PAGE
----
Horses are working animals. People (the smarter of the two) depend upon horses to do specific tasks. Horses are effective tools when they are being used by a good horseman.

We too are to be effective tools. We are to be used my God (again, the smarter of the two) to do specific tasks, which Scripture says have been laid out for us to do since before the foundation of the world was laid.

Maybe horses are actually the smart ones.

Monday, October 02, 2006

The Devil's Sharpest Tool

It seems like the Devil's best tool against us gazes at us from our mirrors each day.

When it comes to a Christian walk, I am my own worst enemy.

Is there anything that we do (aside from our pure worship of God) that isn't deeply rooted in selfishness? Go ahead. Think of something you do that doesn't involve indulging yourself. I'll wait.

Find something? I couldn't.

The more we are fixated on self, the further from God we become.

I don't think I'm being cynical when I say that most of the supposed "good deeds" we do are rooted in selfishness. Yes, even the time spent helping someone, or being nice to someone who isn't all that nice. Dropping coins in the kettle for the Salvation Army or giving blood can also be outgrowths of our own selfishness.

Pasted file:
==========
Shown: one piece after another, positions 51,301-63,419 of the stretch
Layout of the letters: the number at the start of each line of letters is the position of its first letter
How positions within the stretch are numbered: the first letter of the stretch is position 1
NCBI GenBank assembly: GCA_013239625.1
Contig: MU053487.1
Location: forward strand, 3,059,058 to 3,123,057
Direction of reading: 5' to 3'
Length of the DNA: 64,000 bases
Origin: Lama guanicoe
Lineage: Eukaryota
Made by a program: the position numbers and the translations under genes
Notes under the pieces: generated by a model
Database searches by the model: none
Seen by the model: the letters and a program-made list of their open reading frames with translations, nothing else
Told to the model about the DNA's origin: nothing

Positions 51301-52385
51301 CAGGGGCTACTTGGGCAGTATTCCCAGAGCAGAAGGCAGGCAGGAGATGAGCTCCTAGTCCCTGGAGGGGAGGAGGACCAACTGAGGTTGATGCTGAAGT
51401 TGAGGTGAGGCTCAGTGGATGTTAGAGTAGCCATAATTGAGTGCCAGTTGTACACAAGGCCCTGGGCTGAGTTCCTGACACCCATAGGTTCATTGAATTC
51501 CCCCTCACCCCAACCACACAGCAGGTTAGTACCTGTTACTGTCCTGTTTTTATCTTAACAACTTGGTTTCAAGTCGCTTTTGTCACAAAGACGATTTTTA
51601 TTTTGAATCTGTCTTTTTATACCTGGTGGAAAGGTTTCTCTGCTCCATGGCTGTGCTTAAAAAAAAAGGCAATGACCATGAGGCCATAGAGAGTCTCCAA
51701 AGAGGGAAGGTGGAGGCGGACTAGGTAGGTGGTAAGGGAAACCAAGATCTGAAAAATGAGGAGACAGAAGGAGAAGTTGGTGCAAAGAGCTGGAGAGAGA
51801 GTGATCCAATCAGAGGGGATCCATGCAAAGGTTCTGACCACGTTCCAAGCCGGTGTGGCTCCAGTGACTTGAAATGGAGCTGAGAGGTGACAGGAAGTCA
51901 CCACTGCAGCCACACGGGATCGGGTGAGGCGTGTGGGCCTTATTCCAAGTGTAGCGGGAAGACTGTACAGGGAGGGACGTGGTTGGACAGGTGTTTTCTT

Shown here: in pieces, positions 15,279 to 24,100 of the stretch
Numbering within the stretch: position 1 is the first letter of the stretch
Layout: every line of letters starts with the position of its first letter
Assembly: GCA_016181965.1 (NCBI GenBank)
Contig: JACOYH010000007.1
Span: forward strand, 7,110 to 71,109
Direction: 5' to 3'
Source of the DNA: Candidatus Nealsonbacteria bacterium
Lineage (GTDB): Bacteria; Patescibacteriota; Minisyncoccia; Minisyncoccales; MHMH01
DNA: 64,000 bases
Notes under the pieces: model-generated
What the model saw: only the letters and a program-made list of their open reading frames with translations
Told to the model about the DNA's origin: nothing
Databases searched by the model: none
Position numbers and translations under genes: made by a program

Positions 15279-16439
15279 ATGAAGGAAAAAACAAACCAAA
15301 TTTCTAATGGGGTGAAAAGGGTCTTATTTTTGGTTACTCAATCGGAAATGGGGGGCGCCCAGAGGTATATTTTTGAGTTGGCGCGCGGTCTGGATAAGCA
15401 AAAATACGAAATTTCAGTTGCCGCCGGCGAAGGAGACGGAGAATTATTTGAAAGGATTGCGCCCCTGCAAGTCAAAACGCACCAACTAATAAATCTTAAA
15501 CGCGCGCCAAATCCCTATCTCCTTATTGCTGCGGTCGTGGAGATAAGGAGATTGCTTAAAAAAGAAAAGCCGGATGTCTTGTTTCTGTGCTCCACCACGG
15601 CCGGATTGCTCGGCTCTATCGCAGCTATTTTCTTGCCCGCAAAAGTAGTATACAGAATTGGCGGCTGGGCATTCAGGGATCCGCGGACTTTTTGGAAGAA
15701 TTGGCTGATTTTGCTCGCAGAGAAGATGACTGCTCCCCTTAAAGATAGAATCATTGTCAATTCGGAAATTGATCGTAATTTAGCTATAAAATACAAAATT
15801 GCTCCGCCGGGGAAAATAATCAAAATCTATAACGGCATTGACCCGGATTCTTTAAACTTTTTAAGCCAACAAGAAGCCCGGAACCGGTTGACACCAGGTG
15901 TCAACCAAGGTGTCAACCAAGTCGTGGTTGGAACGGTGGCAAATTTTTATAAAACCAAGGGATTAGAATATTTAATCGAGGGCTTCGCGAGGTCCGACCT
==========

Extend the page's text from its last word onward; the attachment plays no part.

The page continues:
Maybe it's just me, but I know plenty of people who are nice to someone just for the good feeling of helping someone else. They give gifts for the tax deduction or donate clothes because they are too lazy to have a garage sale. That's not selfless. That's just the opposite. "That good feeling inside" is the motivator. The deduction is the motivator. The laziness and a need to clean out the closet is the motivator. It's not the fact that someone else is helped. Can those two things be separated? Sure. It's your motive.